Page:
Development of miniature robotic manipulators to enable SmallSat clusters

Ryan McCormick, Alex Austin, Lou Cubrich, Beau Marth, Rudranarayan Mukherjee, Thibaut Wenger, Mihir Patel, Koki Ho

Research output: Chapter in Book/Report/Conference proceedingConference contribution

Abstract

This paper presents the concept to provide a robust and scalable robotic solution to enable SmallSat clusters via Cluster Forming On-board Robotic Manipulators (C-FORM). Instead of dedicated launches of large science instruments, small science satellites could be piggybacked as secondary payloads. After deployment, the SmallSats will rendezvous. Miniature robot arms will deploy and perform docking to a second SmallSat, similar to robotic docking on the ISS or space shuttle. This docking method accommodates uncertainty in GNC while reducing risk of spacecraft collision through increased separation distance. Docking will be repeated until the cluster is completely formed, amplifying their capabilities. These clusters would be scalable in both the number and size of the cluster elements. The formation will be maintained without expending energy or fuel. This work addresses technology development areas of creating large, scalable structures in space. This assembly method allows for very small packing volumes that reduces mass and cost. Increased separation distance between cluster elements provide larger aperture per SmallSat, reducing number of total elements. It also enables scalable large structures that can be reconfigurable. Precise relative repositioning can accommodate alignment errors or thermal drift in addition to enabling variable baseline instruments. Individual cluster elements could be grossly repositioned to provide hardware reconfiguration. Applications include large, scalable RF and optical apertures, interferometry, in-space assembly, close formation flying, scanning and fixed "stare" imagers, and mother-daughter spacecraft. Four aspects addressed in this paper include the robotic arm, end effector, SmallSat bus, and rendezvous. The robotic arm is designed to meet SmallSat size (< 0.5U), weight (< kg), actuation, and power (≈ 15 W) (SWAP) constraints. The actuators can be driven using SmallSat processing and motor drivers. Manipulator position can be held without use of power. By maintaining these constraints, the miniature robotic arm can be used as a payload of a variety of science SmallSats. Accounting for general SmallSat bus trends, capabilities, and interfaces help to provide minimal integration efforts across different platforms. The compact end effector is designed to accommodate any positioning uncertainty and relative spacecraft motion during docking. After docking, the end effector remains engaged without the use of power. Docking can be released to allow for gross hardware reconfiguration. Modularity was another important aspect of the end effector design. While the focus of this work is on docking, modularity allows for a wide range of potential applications. A representative SmallSat bus was designed using COTS components. Finally, rendezvous and relative control of two SmallSats was investigated.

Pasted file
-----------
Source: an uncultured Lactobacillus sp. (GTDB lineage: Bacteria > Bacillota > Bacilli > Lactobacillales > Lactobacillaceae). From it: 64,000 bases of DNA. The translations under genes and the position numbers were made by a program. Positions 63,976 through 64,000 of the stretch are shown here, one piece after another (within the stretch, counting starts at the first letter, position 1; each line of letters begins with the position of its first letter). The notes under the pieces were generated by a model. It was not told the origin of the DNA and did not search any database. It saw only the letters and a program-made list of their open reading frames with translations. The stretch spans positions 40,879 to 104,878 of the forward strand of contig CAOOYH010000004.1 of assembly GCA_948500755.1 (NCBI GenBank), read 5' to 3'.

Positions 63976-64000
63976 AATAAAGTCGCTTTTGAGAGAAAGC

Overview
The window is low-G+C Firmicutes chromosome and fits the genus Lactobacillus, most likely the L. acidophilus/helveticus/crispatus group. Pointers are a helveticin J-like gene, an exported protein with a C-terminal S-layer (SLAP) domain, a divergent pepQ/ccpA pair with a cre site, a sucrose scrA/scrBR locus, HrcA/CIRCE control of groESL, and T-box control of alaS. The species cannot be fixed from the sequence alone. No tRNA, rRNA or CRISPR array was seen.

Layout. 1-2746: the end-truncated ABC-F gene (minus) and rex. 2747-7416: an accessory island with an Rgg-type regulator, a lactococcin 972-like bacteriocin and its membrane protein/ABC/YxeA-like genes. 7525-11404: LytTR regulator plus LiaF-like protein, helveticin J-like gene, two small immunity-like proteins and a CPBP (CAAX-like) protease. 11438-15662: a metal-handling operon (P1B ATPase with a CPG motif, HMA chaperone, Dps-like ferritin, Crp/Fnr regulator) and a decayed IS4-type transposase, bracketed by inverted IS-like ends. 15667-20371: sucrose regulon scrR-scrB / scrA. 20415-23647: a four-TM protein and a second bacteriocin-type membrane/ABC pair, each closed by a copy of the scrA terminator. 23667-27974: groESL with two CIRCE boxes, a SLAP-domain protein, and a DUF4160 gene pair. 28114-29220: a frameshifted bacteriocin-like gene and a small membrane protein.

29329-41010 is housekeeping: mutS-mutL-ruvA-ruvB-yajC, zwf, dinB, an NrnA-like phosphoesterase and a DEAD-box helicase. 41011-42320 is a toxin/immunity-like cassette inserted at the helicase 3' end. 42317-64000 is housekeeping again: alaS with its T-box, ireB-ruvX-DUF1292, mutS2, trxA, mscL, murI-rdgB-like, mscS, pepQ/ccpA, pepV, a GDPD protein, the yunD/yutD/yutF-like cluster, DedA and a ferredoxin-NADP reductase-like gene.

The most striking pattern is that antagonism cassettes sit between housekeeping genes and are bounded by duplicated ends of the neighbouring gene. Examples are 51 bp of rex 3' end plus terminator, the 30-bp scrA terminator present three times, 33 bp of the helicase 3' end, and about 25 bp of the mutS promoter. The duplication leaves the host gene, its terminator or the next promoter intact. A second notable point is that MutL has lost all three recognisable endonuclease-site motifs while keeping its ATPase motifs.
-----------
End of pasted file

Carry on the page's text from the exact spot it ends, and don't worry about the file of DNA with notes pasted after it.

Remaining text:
Original languageEnglish (US)
Title of host publication2017 IEEE Aerospace Conference
PublisherIEEE Computer Society
ISBN (Electronic)9781509016136
DOIs
StatePublished - Jun 7 2017
Event2017 IEEE Aerospace Conference, AERO 2017 - Big Sky, United States
Duration: Mar 4 2017Mar 11 2017

Publication series

NameIEEE Aerospace Conference Proceedings
ISSN (Print)1095-323X

Other

Other2017 IEEE Aerospace Conference, AERO 2017
CountryUnited States
CityBig Sky
Period3/4/173/11/17

ASJC Scopus subject areas

  • Aerospace Engineering
  • Space and Planetary Science

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